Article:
There are three key things about a governess:
- She is a servant
- She is a teacher
- She is concerned with the welfare of her charges.
All three of those things were also true of the role Paul described in his letter. So we could draw from that the principle that the law is there to teach us, to foster our welfare, and – ultimately – exercises authority over us in only a provisional way. The law serves us, not the other way around.
So if obedience to some principle we find in Scripture is actually resulting in human harm – like the person staying in a violent marriage, or the person not being healed on the Sabbath, and so on – then we can be reasonably confident that we’ve reached the limit of application of that rule. Because none of the rules are meant to result in harm. That’s a distortion – a bending out of shape – of what they’re meant to be about.
Now here’s the thing. That doesn’t mean we can just do whatever we feel like or whatever we want. It doesn’t mean that the commandments and principles in the Bible don’t matter at all any more. That doesn’t leave us in a healthy place either, when we give ourselves permission to indulge every whim and impulse, or to ignore the rules we don’t like.
It means we need a bigger-picture principle to apply when deciding whether a rule applies just now. We know that what God wants for us is our absolute good. We know that we were created good; that our lives are – at their best – supposed to be filled with purposeful relationships and characterised by love, joy and peace; that God’s desire for the world is justice and reconciliation. So when we’re not sure whether a rule ought to apply in any particular situation, we need to weigh up the outcome and ask ourselves, “Which course of action will lead to the best outcome for the people concerned? Which will best respond to real human needs? Which will most adequately further the mission God’s given us?”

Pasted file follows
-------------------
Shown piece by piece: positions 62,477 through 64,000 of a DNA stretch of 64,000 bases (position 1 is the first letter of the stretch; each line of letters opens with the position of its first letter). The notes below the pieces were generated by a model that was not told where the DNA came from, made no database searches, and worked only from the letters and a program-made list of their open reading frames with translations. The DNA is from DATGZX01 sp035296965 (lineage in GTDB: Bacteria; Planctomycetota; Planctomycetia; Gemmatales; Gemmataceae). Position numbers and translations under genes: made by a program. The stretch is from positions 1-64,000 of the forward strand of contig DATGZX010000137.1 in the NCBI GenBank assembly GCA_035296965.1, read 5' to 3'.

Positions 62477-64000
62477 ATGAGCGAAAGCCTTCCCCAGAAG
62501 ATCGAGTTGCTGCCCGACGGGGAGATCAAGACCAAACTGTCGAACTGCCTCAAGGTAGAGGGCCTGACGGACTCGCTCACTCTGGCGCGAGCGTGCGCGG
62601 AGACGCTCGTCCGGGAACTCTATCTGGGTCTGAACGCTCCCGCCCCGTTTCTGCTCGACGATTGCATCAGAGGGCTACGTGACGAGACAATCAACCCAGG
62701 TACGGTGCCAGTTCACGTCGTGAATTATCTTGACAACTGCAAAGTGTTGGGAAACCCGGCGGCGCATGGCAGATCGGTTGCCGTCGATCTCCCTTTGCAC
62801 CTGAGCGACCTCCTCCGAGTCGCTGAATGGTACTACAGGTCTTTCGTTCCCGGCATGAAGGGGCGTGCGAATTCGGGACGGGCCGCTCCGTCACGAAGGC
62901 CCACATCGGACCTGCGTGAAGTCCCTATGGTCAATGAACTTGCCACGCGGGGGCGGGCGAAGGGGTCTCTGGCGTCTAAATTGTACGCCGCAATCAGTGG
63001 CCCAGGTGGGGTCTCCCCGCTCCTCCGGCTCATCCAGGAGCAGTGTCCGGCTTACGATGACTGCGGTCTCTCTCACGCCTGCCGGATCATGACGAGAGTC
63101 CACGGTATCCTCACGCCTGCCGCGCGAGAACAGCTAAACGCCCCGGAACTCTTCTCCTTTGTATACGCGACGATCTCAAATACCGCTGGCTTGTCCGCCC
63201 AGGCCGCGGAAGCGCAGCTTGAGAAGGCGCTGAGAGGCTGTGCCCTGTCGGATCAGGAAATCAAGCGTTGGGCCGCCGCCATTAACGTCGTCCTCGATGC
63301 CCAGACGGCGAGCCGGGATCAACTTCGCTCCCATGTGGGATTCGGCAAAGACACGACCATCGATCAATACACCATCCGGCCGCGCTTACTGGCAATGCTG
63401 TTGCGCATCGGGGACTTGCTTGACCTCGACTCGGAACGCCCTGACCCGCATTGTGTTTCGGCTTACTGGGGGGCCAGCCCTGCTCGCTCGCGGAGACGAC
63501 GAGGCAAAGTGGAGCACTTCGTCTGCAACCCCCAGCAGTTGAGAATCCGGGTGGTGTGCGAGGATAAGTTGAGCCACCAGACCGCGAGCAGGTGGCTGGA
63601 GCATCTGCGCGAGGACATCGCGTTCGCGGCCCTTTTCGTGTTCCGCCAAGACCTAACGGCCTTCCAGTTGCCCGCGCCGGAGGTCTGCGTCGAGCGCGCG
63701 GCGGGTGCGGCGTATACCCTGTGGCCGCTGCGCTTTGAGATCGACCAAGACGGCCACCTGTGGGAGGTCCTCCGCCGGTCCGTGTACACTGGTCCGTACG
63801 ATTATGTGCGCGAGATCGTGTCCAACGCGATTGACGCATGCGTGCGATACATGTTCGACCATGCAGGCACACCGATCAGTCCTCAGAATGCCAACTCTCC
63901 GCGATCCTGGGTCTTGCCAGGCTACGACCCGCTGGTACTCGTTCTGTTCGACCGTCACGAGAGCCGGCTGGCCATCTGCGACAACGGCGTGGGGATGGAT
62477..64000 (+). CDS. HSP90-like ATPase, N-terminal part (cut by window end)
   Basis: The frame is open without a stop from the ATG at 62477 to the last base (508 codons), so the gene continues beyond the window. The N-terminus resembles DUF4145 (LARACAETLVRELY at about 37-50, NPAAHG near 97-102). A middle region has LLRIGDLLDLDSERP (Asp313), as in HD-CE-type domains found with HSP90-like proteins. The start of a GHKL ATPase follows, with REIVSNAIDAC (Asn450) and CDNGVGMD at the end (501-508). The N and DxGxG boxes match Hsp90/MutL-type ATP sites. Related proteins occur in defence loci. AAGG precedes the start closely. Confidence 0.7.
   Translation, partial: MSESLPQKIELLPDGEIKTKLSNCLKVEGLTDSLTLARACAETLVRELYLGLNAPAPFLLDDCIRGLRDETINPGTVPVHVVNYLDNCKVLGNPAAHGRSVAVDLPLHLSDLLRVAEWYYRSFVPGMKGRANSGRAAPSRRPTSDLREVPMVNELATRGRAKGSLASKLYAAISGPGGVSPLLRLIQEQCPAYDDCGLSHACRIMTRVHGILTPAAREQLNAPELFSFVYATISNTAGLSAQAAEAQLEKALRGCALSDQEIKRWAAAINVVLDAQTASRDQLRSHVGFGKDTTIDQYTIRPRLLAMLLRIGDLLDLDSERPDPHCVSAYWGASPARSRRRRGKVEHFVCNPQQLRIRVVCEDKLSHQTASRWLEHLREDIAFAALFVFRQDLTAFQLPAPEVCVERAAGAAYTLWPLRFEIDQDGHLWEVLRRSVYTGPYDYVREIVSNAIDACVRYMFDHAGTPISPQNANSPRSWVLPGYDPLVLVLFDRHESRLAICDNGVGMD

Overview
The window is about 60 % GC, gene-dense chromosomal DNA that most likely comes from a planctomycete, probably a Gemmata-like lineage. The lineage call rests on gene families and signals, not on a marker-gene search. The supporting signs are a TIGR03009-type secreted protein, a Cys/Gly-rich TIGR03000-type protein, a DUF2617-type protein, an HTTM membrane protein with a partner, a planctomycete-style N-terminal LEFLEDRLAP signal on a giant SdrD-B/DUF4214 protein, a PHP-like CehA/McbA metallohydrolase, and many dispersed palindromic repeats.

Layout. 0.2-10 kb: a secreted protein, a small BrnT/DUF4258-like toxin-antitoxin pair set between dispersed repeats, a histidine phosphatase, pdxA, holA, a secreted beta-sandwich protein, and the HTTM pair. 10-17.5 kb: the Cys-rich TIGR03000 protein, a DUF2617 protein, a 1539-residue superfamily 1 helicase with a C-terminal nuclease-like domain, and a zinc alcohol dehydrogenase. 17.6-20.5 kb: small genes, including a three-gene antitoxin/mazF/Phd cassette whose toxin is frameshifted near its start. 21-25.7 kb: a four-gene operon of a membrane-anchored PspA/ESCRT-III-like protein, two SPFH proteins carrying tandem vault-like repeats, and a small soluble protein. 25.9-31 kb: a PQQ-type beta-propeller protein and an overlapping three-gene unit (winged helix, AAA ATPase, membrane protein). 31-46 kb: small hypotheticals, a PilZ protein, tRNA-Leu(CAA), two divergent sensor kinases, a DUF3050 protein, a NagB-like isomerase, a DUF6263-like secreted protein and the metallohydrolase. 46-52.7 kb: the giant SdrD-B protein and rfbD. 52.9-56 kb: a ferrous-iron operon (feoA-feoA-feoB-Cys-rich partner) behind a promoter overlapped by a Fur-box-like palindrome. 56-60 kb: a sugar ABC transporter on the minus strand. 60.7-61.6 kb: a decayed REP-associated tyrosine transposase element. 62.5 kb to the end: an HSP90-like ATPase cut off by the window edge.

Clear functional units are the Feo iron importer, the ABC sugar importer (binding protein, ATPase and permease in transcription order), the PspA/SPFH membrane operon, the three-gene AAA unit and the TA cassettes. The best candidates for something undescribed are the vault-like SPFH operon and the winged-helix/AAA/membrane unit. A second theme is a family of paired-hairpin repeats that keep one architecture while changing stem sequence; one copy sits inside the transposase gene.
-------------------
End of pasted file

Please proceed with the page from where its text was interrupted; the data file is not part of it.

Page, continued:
Sometimes we won’t like the answers to those questions, personally. They might ask a lot of us, emotionally or materially. They don’t give us free rein for self-gratification. But they do give us a better approach than rigidly holding to a rule or commandment even when it doesn’t serve us, because we have the idea that “God said” that’s what we must do.
So whenever we read the Bible, or interpret the Bible, in ways which damage people, in ways which limit human flourishing, which limit our trust in God or our ability to relate healthily with one another, we’re on very dangerous ground indeed. Because that’s not the purpose of the Bible. It’s not why those words were inspired, written, passed down, collected and recognised as sacred for thousands of years.
Instead the call to wholeness, personal, communal and cosmic – the wholeness and joy and peace which the Bible tells us is God’s good purpose for everything that exists – is the vision which should underpin how we read the Bible, and how we use what we read. Because the Bible is there to serve us, and not the other way around.